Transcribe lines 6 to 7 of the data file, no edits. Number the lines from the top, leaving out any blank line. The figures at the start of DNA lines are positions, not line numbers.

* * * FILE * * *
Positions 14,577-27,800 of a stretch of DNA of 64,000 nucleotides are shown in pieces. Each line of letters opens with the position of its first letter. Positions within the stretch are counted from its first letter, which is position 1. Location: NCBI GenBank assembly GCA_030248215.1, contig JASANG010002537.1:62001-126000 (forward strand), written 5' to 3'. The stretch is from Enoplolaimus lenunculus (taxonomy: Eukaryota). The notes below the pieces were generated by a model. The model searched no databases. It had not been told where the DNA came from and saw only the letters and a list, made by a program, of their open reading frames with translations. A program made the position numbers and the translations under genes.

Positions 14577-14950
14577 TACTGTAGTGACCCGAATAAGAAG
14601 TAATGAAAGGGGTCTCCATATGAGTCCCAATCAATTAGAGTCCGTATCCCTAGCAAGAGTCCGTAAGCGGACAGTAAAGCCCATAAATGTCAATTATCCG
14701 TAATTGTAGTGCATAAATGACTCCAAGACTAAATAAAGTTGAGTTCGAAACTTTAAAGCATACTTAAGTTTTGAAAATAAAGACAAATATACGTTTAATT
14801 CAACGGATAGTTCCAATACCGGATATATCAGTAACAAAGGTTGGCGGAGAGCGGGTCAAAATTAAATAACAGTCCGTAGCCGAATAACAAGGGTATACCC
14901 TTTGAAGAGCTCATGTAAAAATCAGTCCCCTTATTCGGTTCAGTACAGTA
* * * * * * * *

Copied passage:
14801 CAACGGATAGTTCCAATACCGGATATATCAGTAACAAAGGTTGGCGGAGAGCGGGTCAAAATTAAATAACAGTCCGTAGCCGAATAACAAGGGTATACCC
14901 TTTGAAGAGCTCATGTAAAAATCAGTCCCCTTATTCGGTTCAGTACAGTA